In my Autism Training courses I teach parents and emergency responders to search water first if a person with Autism goes missing. This includes rivers, pools, lakes, ponds, and even fountains. 91% of deaths of children with Autism are due to drowning.
These are scary statistics. I have a wanderer. When he was three we went to visit family in Florida and he figured out how to unlock all the doors and gates that led to the pool in the back yard. In a flash he was gone and in the water.
My son used to spend hours in the tub and could often be found playing with the hose in the front yard. Toddler time at the neighborhood pool always consisted of him trying to break free of my arms and just GO. It didn’t matter where he was going, he just had to go. Slippery babies are hard to contain as it is!
So, yes, I know that children with Autism are often drawn to pools and other bodies of water. But why? Experts said they find them beautiful and are fascinated by the way light sparkles on the water.
The Autism Society of the Heartland’s Executive Director offers that, “Water is a fixation for them because when they get in the water, it’s like a big hug and it wraps around them. And it can relax them and help with some of those sensory issues that they might have.”
That is consistent with the feedback I hear from many families and children I have worked with, including my own child. It is a soothing escape from the whirlwind of sensory input that often overwhelms them. Unfortunately, an Autistic child’s fascination with water is typically coupled with no sense of fear or perception of danger and can end tragically in the blink of an eye.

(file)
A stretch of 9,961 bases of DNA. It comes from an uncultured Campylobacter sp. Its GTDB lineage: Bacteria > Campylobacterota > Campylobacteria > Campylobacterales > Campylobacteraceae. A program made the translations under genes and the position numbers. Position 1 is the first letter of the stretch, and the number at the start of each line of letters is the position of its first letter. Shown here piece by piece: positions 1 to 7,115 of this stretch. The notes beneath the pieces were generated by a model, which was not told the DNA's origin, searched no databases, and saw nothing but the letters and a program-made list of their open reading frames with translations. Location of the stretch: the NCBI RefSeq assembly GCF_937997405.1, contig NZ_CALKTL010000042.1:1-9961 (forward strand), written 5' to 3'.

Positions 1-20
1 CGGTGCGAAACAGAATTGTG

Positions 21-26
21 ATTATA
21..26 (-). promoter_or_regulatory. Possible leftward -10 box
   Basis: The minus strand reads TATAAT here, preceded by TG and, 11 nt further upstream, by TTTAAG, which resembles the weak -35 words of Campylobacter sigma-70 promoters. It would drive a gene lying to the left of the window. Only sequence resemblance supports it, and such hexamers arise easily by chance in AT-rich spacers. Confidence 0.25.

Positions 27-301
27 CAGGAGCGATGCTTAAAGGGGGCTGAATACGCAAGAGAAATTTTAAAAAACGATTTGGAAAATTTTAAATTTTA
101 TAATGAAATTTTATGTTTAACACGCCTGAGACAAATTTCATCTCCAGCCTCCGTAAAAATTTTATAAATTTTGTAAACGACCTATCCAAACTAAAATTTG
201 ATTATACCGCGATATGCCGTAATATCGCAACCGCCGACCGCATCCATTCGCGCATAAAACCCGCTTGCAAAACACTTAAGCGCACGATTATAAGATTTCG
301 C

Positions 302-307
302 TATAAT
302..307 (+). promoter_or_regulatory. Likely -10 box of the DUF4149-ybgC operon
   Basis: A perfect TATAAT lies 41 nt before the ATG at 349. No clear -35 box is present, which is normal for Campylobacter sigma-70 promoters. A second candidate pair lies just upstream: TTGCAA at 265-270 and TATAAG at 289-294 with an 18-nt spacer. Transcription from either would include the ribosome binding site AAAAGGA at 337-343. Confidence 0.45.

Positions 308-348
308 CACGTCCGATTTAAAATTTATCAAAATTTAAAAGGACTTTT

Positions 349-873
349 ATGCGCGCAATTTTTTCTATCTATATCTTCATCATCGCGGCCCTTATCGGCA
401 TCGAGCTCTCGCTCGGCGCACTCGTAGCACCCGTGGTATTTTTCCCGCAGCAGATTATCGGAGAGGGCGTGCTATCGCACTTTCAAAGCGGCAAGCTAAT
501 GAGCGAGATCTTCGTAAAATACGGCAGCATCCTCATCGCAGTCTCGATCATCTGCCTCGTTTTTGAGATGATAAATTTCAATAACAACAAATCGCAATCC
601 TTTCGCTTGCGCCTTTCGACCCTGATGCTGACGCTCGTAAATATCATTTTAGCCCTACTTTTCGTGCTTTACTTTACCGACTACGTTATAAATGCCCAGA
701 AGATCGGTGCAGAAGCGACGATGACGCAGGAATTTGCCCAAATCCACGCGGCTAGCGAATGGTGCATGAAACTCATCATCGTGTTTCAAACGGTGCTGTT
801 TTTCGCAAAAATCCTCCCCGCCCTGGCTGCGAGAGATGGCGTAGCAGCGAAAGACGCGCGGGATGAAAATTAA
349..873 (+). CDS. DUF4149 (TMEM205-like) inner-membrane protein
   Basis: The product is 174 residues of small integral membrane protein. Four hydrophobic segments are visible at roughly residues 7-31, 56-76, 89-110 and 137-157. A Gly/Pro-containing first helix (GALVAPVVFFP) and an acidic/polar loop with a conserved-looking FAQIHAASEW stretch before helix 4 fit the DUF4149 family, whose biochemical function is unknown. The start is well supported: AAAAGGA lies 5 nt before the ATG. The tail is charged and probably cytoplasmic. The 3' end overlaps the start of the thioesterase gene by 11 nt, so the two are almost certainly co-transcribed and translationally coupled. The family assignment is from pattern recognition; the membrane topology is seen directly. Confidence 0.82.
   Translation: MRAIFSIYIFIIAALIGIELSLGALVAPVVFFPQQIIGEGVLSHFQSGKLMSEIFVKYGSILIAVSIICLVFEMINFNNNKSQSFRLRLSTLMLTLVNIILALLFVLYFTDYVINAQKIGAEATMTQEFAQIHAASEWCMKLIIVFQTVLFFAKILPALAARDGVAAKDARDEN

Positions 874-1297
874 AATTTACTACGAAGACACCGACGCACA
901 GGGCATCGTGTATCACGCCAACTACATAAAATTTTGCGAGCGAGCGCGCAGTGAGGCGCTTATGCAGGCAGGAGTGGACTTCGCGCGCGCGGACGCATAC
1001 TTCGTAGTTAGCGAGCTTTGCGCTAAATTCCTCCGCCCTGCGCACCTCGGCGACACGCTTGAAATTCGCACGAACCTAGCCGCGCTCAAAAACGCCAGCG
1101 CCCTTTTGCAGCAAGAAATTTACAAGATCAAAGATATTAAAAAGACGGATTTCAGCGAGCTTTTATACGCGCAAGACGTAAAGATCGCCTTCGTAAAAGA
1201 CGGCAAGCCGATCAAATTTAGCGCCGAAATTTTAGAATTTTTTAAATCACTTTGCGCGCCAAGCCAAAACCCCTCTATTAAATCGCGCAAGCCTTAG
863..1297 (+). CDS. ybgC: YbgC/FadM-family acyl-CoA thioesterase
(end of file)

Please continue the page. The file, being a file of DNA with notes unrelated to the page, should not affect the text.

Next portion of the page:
As parents, we do our best to protect our children – being prepared for emergencies, knowing the lay of the land and all bodies of water surrounding home and school, installing additional locks and alarms at home on doors and windows, and of course, seeking swimming lessons.
As responders, you don’t know how involved and tenacious parents and caregivers are. You don’t know what precautions are in place and if they’ve been bested by a clever and curious child. All you know is there is a child (or adult) missing.
The National Autism Association states the following information for first responders:
- Nearly half of children with autism engage in wandering behavior
- Increased risks are associated with autism severity
- More than one third of children with autism who wander/elope are never or rarely able to communicate their name, address, or phone number
- Accidental drowning accounts for approximately 91% of lethal outcomes
- Other dangers include dehydration; heat stroke; hypothermia; traffic injuries; falls; physical restraint; encounters with strangers
Because many individuals with ASD go directly to water, it’s important to treat each case as CRITICAL. Remember that every person with Autism is different, so utilize input from the child or adult’s immediate caregiver and keep search efforts ongoing. Some children with autism have survived as many as six days without adequate food or water.